While he was there, the Egyptians explained how much more they knew of history than us Greeks do. Although we can remember the time since "the flood." (This is a great source for supporting the history of The Flood. It seemed as if everyone back then knew that "the gods purify the earth by flooding it with waters." p 53.) They could remember the time long before then.
The Egyptians literally had said to him, "You Greeks are always children, and there's no such thing as an old Greek!" "You're young... young in soul, all of you; for in those souls you don't have a single old opinion derived from ancient hearsay or any study hoary with time." p 53. The Egyptians bring this up not only because the Greeks haven't recorded a lot of their history, but also because Hellenistic thinking asks many questions (such as "Why?," "How?," "Who?," and etc.) which is something Allen also brings up in his Introduction.
Critias continues with the story of his grandfather:
They explained to Solon that "the most beautiful and best race among men was born in the place where you live [Athens], from whose little bit of seed that was left over, there exists both you and the entire city that is now yours; but you've forgotten all this because for many generations the survivors met their end without giving voice to themselves in writing." p 54. In fact, the Athenians were so great that they had defeated the mighty empire of Atlantis which had been a threat to the rest of the world. After the goddess Athena had delivered Athens a victory over Atlantis, it had sunk. (It is interesting to note that the other floods and sinking of Atlantis that the Egyptians were speaking of could be related to continental plate shifts.)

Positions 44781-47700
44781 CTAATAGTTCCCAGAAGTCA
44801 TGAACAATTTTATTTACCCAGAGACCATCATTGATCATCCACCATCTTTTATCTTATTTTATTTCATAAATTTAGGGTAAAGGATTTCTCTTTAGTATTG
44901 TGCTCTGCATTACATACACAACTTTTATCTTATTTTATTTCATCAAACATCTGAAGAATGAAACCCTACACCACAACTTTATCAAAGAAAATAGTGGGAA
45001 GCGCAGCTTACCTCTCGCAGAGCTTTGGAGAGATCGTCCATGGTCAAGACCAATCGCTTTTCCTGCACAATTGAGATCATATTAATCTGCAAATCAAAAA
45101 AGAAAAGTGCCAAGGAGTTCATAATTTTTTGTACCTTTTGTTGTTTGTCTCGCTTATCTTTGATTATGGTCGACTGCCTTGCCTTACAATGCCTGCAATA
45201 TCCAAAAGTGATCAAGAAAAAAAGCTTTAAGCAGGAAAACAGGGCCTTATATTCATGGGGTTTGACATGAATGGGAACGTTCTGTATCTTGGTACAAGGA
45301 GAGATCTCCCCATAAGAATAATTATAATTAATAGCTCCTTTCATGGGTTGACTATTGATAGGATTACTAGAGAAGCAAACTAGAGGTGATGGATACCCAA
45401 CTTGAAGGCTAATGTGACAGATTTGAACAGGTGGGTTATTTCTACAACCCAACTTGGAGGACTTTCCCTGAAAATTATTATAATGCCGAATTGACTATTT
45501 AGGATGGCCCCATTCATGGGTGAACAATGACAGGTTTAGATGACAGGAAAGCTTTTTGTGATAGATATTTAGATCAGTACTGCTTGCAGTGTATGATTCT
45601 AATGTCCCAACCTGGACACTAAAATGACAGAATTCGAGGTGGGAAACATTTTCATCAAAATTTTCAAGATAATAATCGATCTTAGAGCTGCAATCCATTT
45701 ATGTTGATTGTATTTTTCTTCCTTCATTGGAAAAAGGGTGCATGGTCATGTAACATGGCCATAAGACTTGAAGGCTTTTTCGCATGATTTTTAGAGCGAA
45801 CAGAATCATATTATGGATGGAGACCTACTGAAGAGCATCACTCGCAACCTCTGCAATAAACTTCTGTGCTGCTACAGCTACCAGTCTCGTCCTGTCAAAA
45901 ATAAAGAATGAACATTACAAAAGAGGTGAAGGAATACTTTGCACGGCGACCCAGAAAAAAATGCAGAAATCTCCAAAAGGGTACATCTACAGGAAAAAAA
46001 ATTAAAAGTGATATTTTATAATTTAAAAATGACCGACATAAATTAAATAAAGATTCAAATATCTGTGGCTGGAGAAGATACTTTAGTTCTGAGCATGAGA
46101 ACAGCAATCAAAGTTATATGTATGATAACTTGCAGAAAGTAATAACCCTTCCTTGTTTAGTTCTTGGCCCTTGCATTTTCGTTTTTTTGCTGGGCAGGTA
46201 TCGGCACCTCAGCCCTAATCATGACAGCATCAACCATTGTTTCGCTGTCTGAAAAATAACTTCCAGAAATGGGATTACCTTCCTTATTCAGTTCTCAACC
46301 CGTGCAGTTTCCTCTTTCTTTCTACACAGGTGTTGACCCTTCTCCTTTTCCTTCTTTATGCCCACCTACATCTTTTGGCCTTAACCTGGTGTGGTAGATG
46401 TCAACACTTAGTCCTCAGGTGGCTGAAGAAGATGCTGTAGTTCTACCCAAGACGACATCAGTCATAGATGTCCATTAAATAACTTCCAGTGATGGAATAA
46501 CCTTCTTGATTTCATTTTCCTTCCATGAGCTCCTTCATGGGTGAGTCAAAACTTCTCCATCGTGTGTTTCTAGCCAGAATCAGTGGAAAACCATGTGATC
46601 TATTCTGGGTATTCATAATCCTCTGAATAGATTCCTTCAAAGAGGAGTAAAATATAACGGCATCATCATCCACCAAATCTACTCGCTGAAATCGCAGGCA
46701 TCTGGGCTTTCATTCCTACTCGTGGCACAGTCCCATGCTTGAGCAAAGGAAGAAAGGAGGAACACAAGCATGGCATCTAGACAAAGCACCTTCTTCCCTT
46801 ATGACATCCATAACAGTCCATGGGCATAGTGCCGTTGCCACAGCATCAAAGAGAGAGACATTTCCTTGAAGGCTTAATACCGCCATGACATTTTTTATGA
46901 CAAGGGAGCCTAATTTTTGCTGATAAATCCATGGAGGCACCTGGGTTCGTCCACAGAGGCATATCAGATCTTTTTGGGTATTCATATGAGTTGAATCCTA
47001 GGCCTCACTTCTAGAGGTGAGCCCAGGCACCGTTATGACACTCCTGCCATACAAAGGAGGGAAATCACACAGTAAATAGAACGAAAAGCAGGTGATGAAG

Critias continues, "Now, then, to get to the very purpose for which all this has been said... as for the citizens and the city you went through for us yesterday as though in a story [the Republic], we, having now carried them here into the truth, shall set down that city as being this very one I was talking about [Athens]; and we shall declare that the citizens you had in mind are those true ancestors of ours about whom the [Egyptian] priest was speaking. In all ways will they fit one another, and we will not sing out of tune in saying that they are the very ones who existed at that time." p 57.
Critias: "It seemed good to us that Timaeus here--since he's the most astronomical of us and the one who's made it his main job to know about the nature of all--should speak first, beginning from the birth of the cosmos and ending in the nature of mankind." p 57.
Socrates: "So, Timaeus, it seems it would be your task to speak next--that is, after you've called upon gods in accordance with custom." p 57.
Timaeus: "Why, Socrates, on that point at least, all men who partake of even a bit of sound-mindedness always call on a god, I suppose, at the onset of any affair be it small or great. And for us who somehow intend to make speeches about the all--telling in what way it was born, or even whether it was without birth--it's a necessity, unless we're utterly deranged, after we've called upon both gods and goddesses, to pray that all we say be to their mind above all and, following that, to our own. And let that be our invocation as it relates to gods; but we must also invoke what has to do with ourselves, so that all of you might most easily learn and I, for my part, most clearly display what I have in mind about the topics that lie before us." p 57-58.
Timeaus continues with the section that I have quoted here.
I shall continue Timaeus at a later date.
Phil. of Theo.